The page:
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louisiana & intelligent design

For those who don't necessarily read the 'comments' & so may have missed Heraclides' heads-up - in the US the education board in Louisiana has made it possible to teach intelligent design in the state's schools:

On Tuesday, the state's Board of Elementary and Secondary Education adopted a policy that sharpens those fears, giving teachers license to use materials outside of the regular curriculum to teach "controversial" scientific theories including evolution, origins of life, and global warming. Backers of the law, including the Louisiana Family Forum, say it is intended to foster critical thinking in students. Opponents insist its only purpose is to provide a loophole for creationists to attack the teaching of evolution.

I'd have to say that I agree with those opposing the law. (Well of course, some might say.) And I agree for all sorts of reasons. What I want to comment on here is that wretched word 'controversial'. I've said it before: in the scientific community there is no controversy about evolution. What we're seeing here is a "manufactroversy". The scientific consensus is that evolution has happened & is happening around us. Scientists may debate the finer details of how  this happens ('punctuated equilibrium' vs 'gradualism', for example, or the relative significance of epigenetics, but they don't debate the fact of evolution. (And the same could be said for the other manufactroversies mentioned in the Louisiana bill.)

This is simply an attempt to sneak intelligent design materials into the science classroom, rather than a genuine attempt to foster critical thinking skills. There are plenty of ways to do that, using both good science & good educational techniques. (And for those teachers reading this who might be looking around for additional ways to do this within the specific context of evolution, the work of Passmore & Stewart might come in useful.)

Thanks, Heraclides :-)

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"foster critical thinking in students"? So they mean that students will now have to figure what parts of the information they are given is scientifically backed.

Sounds more like a strategy to allow the students to pick from the curriculum the parts that don't conflict with their world view and ignore the rest. Critical thinking doesn't enter into it.

The cynic in me would say that in some cases it might not even get to the point where students get to pick & choose - the choice would be up to the teacher, & dependent on their worldview. Given the Dover outcome you have to wonder why the board has done this, as it's bound to face a judicial challenge & cost them a heap of money.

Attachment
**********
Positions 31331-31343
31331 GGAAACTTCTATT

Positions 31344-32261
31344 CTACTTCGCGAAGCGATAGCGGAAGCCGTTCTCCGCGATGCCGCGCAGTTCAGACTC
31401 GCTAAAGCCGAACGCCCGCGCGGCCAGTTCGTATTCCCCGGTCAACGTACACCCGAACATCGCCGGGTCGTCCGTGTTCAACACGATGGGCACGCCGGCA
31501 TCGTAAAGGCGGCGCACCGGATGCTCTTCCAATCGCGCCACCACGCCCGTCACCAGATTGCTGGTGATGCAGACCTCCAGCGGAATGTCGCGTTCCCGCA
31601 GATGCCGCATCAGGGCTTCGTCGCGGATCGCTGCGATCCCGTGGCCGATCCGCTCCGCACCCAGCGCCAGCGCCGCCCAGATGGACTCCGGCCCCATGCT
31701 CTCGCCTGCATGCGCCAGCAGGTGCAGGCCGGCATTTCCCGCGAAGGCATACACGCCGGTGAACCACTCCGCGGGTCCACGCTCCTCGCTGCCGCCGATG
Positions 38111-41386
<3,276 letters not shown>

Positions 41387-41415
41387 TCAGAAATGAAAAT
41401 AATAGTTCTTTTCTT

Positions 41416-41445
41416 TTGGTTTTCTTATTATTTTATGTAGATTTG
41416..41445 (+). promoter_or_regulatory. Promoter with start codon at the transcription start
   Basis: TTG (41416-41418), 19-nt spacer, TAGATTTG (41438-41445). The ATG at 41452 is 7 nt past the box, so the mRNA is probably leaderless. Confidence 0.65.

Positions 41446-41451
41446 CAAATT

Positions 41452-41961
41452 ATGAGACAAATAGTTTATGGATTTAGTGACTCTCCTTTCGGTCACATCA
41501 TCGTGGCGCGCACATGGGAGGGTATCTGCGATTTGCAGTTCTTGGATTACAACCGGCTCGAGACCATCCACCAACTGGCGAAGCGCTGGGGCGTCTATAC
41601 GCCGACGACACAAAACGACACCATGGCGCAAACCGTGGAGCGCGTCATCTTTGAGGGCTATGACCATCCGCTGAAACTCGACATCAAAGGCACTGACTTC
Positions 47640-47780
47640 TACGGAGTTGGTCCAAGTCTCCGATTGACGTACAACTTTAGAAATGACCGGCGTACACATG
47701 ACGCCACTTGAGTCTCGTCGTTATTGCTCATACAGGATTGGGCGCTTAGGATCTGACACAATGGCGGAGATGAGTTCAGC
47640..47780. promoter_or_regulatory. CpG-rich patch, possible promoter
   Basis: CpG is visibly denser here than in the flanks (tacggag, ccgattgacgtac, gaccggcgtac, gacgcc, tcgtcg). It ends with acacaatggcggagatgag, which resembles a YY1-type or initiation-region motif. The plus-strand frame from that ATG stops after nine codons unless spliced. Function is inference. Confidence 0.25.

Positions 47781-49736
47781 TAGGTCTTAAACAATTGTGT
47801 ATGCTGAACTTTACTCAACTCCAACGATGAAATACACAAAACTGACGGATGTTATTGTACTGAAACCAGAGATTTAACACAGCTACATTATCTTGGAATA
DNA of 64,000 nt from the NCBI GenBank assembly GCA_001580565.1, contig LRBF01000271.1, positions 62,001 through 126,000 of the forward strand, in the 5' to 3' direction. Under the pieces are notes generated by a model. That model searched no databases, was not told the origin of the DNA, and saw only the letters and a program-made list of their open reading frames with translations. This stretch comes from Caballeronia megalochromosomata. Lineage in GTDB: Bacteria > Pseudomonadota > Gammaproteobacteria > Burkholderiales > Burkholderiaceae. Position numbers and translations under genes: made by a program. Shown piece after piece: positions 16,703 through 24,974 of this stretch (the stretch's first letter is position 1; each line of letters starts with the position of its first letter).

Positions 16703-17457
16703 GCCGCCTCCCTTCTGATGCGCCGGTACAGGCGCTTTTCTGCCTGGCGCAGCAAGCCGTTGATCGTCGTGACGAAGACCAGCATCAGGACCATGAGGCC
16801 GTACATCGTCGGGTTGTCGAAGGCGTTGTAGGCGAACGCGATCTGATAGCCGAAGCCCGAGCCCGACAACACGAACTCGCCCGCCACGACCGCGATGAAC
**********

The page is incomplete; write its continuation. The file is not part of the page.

in the US the education board in Louisiana has made it possible to teach intelligent design in the state's schools:

No, that is a lie.

As the Superintendent of Education noted:

I’m satisfied that you cannot teach creationism or intelligent design with other language in the rules, said Superintendent of Education, Paul Pastorek.

That’s exactly correct, and it would also be a violation of the constitution, (as if the creationists don't know this, duh), which only proves that the Barbara Forrest and company are motivated by their liberal agenda and the culture war, rather than the integrity of science.

That makes them worse, by far, than the fundies, because they commonly try to mislead the public into believing that they are the ones who are defending the integrity of science.

The worst kind of liar is (s)he who hides their politics behind the name of science.

It is critically important to absolutely accurate, honest, and scientific about this, if you intend to claim that you are only interested in the integrity of science, so distortions, embellishments and outright lies are not acceptable rhetoric against the actions of creationists unless you just want to throw your hands up and admit that you’re really just playing politics, which you won’t.

In which case, why is the Board even entertaining this concept of 'teach the controversy'? There is NO scientific controversy about evolution & to suggest otherwise strongly suggests that there's another agenda here. Given that the 'controversy' rhetoric is heavily used by the creationist/ID camp, it's a logical conclusion that ID is on that agenda.

it's a logical conclusion

It's even worse when people who are supposed to be protecting the integrity of science take action based only on their paranoid suspicions, (logical conclusions), rather than something that they can actually prove with hard evidence and facts.

There is NO scientific controversy about evolution & to suggest otherwise strongly suggests that there's another agenda here.

That's what you say, but the law says that they have a right to try as long as they don't try to teach ID or creationism, and an honest scientist would be chomping at the bit to let them, because.... that's how science works.

In which case - what would you expect to see in such a 'teach the controversy' lesson?

Just a quick bit of clarification before I start: Louisiana Family Forum is apparently apparently a YEC organisation, as the "Family" bit suggests. A key point to remember is the levels this is targeted at, both for the application of the rules, and who is being taught. You also need to know the players involved.

I'm sure the educational board means well, but creationists have shown in the past they have little regard for the constitution, etc. After all, some of the same people would like that changed too. They have presented quite a few things that are contrary to the constitution itself over the years, knowing that full well. It misses the point to suggest that this is a reason why this must be "a lie".